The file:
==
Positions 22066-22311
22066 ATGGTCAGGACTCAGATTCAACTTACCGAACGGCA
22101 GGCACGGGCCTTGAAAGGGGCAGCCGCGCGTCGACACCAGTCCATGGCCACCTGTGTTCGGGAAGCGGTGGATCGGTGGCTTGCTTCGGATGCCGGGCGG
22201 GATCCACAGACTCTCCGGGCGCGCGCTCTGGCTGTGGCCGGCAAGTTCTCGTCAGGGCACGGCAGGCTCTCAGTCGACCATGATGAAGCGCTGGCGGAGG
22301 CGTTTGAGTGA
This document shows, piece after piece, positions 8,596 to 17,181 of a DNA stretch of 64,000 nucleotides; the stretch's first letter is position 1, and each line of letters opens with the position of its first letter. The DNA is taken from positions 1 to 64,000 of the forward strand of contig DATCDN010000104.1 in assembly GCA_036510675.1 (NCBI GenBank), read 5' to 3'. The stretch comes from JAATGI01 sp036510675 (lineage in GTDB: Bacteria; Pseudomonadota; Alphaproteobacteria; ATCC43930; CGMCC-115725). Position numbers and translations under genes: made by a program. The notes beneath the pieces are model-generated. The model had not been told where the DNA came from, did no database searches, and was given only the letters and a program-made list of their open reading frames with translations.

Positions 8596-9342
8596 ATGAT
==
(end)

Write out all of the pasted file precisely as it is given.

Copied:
Positions 22066-22311
22066 ATGGTCAGGACTCAGATTCAACTTACCGAACGGCA
22101 GGCACGGGCCTTGAAAGGGGCAGCCGCGCGTCGACACCAGTCCATGGCCACCTGTGTTCGGGAAGCGGTGGATCGGTGGCTTGCTTCGGATGCCGGGCGG
22201 GATCCACAGACTCTCCGGGCGCGCGCTCTGGCTGTGGCCGGCAAGTTCTCGTCAGGGCACGGCAGGCTCTCAGTCGACCATGATGAAGCGCTGGCGGAGG
22301 CGTTTGAGTGA
This document shows, piece after piece, positions 8,596 to 17,181 of a DNA stretch of 64,000 nucleotides; the stretch's first letter is position 1, and each line of letters opens with the position of its first letter. The DNA is taken from positions 1 to 64,000 of the forward strand of contig DATCDN010000104.1 in assembly GCA_036510675.1 (NCBI GenBank), read 5' to 3'. The stretch comes from JAATGI01 sp036510675 (lineage in GTDB: Bacteria; Pseudomonadota; Alphaproteobacteria; ATCC43930; CGMCC-115725). Position numbers and translations under genes: made by a program. The notes beneath the pieces are model-generated. The model had not been told where the DNA came from, did no database searches, and was given only the letters and a program-made list of their open reading frames with translations.

Positions 8596-9342
8596 ATGAT